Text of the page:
5 Tips For Keeping Produce Fresher For Longer

Each year, American grocery stores throw out about $15 billion worth of fruits and vegetables, The Washington Post reported. The main cause? Spoilage. No doubt chefs and other home-based cooks face the very same issue, having to waste both time and money just to cook with fresh fruits and veggies. Luckily, there are number of ways to keep your produce fresh, and most of these solutions require just a few simple steps.

1. The importance of ethylene: Some fruit and veggies begin to ripen, they often produce a chemical called ethylene. However, this same substance can be detrimental those produce items that either are especially sensitive to chemical changes. As such, you’ll want to keep the ethylene-producing items – like cantaloupes, kiwis and bananas – away from the more ethylene-sensitive foods, namely broccoli, watermelon and apples.

2. Using the fridge: Fruits that are unripe don’t need to be stored in the fridge right away, and the countertop is plenty safe for items like bananas, plums, avocados, pears, melons, apricots, kiwis and mangoes. Once they do ripe – usually within a week – they need to be refrigerated. Though some of the skins may have turned brown in the process, this shouldn’t affect the actual taste.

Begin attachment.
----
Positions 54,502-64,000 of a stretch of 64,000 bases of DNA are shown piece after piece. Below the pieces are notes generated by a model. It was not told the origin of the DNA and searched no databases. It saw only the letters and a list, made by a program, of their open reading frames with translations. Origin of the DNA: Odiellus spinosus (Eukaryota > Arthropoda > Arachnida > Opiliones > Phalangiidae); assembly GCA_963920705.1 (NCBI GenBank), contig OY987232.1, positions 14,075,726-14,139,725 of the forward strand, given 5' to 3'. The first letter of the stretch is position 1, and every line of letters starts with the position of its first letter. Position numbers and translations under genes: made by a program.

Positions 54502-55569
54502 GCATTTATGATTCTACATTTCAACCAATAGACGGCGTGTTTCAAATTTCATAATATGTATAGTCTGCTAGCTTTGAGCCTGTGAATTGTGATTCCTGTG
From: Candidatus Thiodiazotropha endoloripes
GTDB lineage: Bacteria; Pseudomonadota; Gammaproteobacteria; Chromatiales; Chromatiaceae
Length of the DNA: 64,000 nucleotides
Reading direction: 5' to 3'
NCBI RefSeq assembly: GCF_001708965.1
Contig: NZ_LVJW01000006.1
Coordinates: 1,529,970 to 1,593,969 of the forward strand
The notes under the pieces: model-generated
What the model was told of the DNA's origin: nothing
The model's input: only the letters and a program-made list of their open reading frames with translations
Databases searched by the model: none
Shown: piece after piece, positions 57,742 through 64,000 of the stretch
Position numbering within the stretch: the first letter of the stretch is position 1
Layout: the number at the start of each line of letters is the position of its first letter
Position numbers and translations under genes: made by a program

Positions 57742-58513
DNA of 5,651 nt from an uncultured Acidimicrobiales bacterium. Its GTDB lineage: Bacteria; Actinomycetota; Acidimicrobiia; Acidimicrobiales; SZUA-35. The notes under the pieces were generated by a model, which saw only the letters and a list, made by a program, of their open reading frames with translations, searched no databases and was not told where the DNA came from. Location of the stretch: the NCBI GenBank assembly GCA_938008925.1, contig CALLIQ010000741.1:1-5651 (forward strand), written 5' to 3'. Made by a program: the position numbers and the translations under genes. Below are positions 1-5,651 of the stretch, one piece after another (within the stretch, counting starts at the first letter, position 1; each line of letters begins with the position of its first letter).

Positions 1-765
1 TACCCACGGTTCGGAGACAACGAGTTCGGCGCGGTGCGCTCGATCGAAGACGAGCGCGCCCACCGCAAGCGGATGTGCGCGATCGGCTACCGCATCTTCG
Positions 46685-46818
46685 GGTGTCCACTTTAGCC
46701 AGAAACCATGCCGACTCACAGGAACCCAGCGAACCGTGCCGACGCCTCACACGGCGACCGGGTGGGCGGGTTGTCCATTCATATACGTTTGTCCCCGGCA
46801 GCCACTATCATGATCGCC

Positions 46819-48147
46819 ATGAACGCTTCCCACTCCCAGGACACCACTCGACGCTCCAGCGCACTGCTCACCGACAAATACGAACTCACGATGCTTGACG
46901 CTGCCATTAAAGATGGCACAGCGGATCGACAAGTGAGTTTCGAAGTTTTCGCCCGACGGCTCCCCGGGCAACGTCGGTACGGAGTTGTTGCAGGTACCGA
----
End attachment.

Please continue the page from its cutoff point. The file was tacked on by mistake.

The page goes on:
3. Veggie maintenance:. When you first buy vegetables, be sure to cut off the majority of the leafy greens, which helps these food items better regulate moisture. Still, you want to make sure you leave at least an inch as to let the veggies breath, as it were. You can also help them maintain the proper oxygen by storing them in a bag with holes cut into the sides. Just don’t leave too many vegetables piled on top of one another, as that can quicken the rotting process.

4. To cut or not?: Avoid cutting your fruits or veggies whenever possible. Storing them while still whole will keep away bacteria, which only make produce rot all that much faster. It also prevents any ethylene from entering the airspace and spreading to those aforementioned sensitive fruits. If you do cut any produce, store each of the segments in an air-tight plastic bag.

5. Pairing fruits and veggies: Certain fruits and veggies are best friends. For instance, apples can keep potatoes from sprouting, which is part of the greater process of keeping them fresh and flavorful. However, you’ll want to keep onions away from most other fruits and veggies as they can cause a number of produce items to begin early spoilage.

No doubt these tips will come in handy during your time in culinary academy.

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